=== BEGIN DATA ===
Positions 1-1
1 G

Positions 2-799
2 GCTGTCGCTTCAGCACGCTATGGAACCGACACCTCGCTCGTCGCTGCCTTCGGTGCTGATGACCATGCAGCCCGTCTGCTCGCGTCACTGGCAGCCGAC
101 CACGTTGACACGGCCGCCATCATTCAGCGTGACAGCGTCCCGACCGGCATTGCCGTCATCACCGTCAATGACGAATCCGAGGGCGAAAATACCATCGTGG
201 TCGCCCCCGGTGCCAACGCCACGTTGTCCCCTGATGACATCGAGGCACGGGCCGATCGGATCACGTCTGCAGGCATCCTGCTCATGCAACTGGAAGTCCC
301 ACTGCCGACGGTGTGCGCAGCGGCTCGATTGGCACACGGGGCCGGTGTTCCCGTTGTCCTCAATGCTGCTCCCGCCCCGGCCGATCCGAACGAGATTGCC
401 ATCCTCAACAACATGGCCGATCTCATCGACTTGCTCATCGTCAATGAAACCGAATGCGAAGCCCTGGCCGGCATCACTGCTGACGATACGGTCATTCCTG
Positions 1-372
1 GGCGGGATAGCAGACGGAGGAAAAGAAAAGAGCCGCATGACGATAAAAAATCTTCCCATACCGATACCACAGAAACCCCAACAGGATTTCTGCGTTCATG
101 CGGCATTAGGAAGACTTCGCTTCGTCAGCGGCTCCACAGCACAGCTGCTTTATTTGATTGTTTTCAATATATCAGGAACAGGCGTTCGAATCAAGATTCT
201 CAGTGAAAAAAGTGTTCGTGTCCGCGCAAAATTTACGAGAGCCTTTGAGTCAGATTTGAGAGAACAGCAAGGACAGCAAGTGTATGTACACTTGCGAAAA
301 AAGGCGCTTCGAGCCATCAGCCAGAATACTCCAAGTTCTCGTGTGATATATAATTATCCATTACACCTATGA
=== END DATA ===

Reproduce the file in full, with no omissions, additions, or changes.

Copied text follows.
Positions 1-1
1 G

Positions 2-799
2 GCTGTCGCTTCAGCACGCTATGGAACCGACACCTCGCTCGTCGCTGCCTTCGGTGCTGATGACCATGCAGCCCGTCTGCTCGCGTCACTGGCAGCCGAC
101 CACGTTGACACGGCCGCCATCATTCAGCGTGACAGCGTCCCGACCGGCATTGCCGTCATCACCGTCAATGACGAATCCGAGGGCGAAAATACCATCGTGG
201 TCGCCCCCGGTGCCAACGCCACGTTGTCCCCTGATGACATCGAGGCACGGGCCGATCGGATCACGTCTGCAGGCATCCTGCTCATGCAACTGGAAGTCCC
301 ACTGCCGACGGTGTGCGCAGCGGCTCGATTGGCACACGGGGCCGGTGTTCCCGTTGTCCTCAATGCTGCTCCCGCCCCGGCCGATCCGAACGAGATTGCC
401 ATCCTCAACAACATGGCCGATCTCATCGACTTGCTCATCGTCAATGAAACCGAATGCGAAGCCCTGGCCGGCATCACTGCTGACGATACGGTCATTCCTG
Positions 1-372
1 GGCGGGATAGCAGACGGAGGAAAAGAAAAGAGCCGCATGACGATAAAAAATCTTCCCATACCGATACCACAGAAACCCCAACAGGATTTCTGCGTTCATG
101 CGGCATTAGGAAGACTTCGCTTCGTCAGCGGCTCCACAGCACAGCTGCTTTATTTGATTGTTTTCAATATATCAGGAACAGGCGTTCGAATCAAGATTCT
201 CAGTGAAAAAAGTGTTCGTGTCCGCGCAAAATTTACGAGAGCCTTTGAGTCAGATTTGAGAGAACAGCAAGGACAGCAAGTGTATGTACACTTGCGAAAA
301 AAGGCGCTTCGAGCCATCAGCCAGAATACTCCAAGTTCTCGTGTGATATATAATTATCCATTACACCTATGA